The Age of Sutekh

Posted in Audio by - May 29, 2018
The Age of Sutekh

Released May 2018
SOME SPOILERS FOLLOW

The latest run of The Fourth Doctor Adventures comes to a close with ‘The Age of Sutekh’ by Guy Adams, culminating the groundwork displayed in ‘Kill the Doctor!’ as the ancient Osiran tries to re-establish his hold in reality as Drummond takes on the glittering gold spectacle of his own culture with Osiran servicer robots patrolling the streets. Blood sacrifices and worship enhance the strength of this god of war, and a brutal battle with the fates of the entire galaxy’s population at stake is about to begin.

Sutekh already established that with Rene.net he has the ability to sway public consciousness and activity to his every whim, but ‘The Age of Sutekh’ sees him cavalierly impose his will on the world around him much more overtly as he aims to win his eternal battle to destroy everything while also looking to his own past and his fractured relationship with his brother in particular. The network has fused the psychic potential of everyone connected, and he is able to feed off of the rampant fear and resulting belief stemming from his actions to continue to become stronger. The Doctor, however, is able to look beyond the glamourous scenery to notice specific details that hint that Sutekh is not yet in complete control. As glimmers of the original Drummond begin to break through, the Doctor questions just why Sutekh has created only one Osiran sky barge when at the height of his powers he would be able to summon an entire fleet into existence with just a thought. Whether because of a lack of raw materials or of power, it’s clear that Drummond is not yet lost and that the galaxy is not yet doomed to fall if the Doctor can put a plan into motion.

Sutekh’s plan using Rene.net and Rania Chuma as a focal point to take over Drummond has at least passing similarities to an evil plan recently used in an Eighth Doctor Big Finish story, a fact that at least superficially takes away from some of the inherent might of the Osiran despite his weakened condition currently and the incredible power he will wield if fully returned. Unsurprisingly, Rene.net proves to be the core of the Doctor’s plan to break Sutekh’s influence, and he quite easily disrupts the neural net of the guards with a sonic pulse to allow him time to formulate a plan. This world is Sutekh with his memories made real, however, and soon anything and everything becomes a weapon as he realises that he must fight to maintain control. As the Doctor, Leela, Kendra, and Joyce fight for survival and justice in their own ways, Sophia Myles does well to portray Rania’s internal turmoil as she tries to maintain a sense of self and take control of her consciousness that has been subject to Sutekh for so very long, and it’s fitting- if inevitable- that it should be the dreamers of Drummond who help break down the walls of Sutekh’s imposed world.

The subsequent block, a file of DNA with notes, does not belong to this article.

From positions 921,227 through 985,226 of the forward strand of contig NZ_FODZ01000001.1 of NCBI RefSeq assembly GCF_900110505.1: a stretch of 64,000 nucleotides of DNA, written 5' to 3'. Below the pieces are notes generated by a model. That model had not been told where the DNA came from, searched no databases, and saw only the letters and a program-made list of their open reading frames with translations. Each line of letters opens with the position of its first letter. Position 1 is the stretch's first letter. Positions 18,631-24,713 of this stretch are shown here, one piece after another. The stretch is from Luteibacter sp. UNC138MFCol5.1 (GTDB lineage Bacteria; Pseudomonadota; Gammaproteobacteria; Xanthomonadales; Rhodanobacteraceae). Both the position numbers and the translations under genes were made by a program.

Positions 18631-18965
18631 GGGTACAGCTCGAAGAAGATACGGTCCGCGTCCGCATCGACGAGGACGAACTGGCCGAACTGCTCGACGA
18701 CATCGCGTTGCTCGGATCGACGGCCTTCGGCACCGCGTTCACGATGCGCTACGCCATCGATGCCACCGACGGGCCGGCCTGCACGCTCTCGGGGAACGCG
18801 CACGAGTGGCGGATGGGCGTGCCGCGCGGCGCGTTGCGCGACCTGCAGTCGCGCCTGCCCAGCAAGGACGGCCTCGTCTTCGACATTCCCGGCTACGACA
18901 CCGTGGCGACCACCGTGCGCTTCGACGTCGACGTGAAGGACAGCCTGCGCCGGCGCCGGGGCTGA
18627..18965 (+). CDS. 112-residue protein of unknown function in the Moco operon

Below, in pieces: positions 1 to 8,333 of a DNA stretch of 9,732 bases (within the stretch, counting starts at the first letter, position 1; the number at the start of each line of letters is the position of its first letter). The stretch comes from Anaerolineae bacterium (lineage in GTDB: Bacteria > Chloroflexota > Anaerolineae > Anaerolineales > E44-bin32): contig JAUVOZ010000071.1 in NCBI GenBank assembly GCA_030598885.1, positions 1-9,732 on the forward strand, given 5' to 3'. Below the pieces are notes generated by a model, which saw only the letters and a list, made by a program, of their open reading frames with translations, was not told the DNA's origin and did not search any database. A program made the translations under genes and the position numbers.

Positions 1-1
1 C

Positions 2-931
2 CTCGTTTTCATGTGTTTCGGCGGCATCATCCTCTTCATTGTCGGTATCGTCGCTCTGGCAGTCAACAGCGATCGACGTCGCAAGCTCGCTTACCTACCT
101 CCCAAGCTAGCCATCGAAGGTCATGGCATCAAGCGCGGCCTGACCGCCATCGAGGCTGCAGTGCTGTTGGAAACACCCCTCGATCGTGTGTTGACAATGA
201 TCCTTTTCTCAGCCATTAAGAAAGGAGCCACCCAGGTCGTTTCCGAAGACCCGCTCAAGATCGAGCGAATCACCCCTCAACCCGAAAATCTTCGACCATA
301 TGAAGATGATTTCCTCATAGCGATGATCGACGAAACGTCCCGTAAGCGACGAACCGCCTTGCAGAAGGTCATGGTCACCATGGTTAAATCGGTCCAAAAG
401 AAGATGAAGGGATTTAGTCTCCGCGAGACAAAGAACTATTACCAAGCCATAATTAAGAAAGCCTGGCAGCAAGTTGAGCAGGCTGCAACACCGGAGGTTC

‘The Age of Sutekh’ is a much more engaging and well-paced adventure that its opening half, and Leela’s plot where she implores the poor and disenfranchised of Drummond to not make the same mistakes as the rich before them when they suddenly find themselves the fortunate ones to have been spared adds an extra layer of humanity and emotional depth that Louise Jameson delivers perfectly. Although the resolution to the plot is straightforward and inevitable given the means of Sutekh’s success, the journey is filled with some intriguing visuals and characters along the way, and Myles and Baker absolutely deserve full credit for the emotion on display as the battle for reality plays out in real time. Without Sutekh allowed to reach his full potential, however, the threat never quite fully resonates and feels like something of a missed opportunity despite the danger he still manages to create and the strong performance from Gabriel Woolf who recapture his character and suave menace well. Nonetheless, ‘The Age of Sutekh’ is easily the best story of this troubled set, but this box set as a whole could have benefitted from condensing this two-parter into one and expanding ‘The Bad Penny’ with its myriad ideas to two regardless of the presence of a returning foe here.

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